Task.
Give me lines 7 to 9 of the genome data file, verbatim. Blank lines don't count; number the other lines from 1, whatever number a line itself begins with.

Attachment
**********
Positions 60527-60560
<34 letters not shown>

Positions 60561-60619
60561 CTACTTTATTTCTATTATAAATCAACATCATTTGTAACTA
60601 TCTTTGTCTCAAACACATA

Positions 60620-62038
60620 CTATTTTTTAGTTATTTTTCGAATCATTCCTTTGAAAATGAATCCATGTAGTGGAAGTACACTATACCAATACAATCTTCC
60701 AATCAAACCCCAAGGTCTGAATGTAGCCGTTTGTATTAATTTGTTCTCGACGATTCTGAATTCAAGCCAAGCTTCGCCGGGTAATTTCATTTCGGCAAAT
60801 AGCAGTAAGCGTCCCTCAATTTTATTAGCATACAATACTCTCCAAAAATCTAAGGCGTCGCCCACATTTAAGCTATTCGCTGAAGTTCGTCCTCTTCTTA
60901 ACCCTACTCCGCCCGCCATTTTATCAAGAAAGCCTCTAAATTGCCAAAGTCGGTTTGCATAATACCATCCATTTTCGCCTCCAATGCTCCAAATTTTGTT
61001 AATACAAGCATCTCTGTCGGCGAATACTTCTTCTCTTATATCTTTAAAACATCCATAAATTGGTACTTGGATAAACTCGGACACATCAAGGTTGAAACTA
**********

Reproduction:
60620 CTATTTTTTAGTTATTTTTCGAATCATTCCTTTGAAAATGAATCCATGTAGTGGAAGTACACTATACCAATACAATCTTCC
60701 AATCAAACCCCAAGGTCTGAATGTAGCCGTTTGTATTAATTTGTTCTCGACGATTCTGAATTCAAGCCAAGCTTCGCCGGGTAATTTCATTTCGGCAAAT
60801 AGCAGTAAGCGTCCCTCAATTTTATTAGCATACAATACTCTCCAAAAATCTAAGGCGTCGCCCACATTTAAGCTATTCGCTGAAGTTCGTCCTCTTCTTA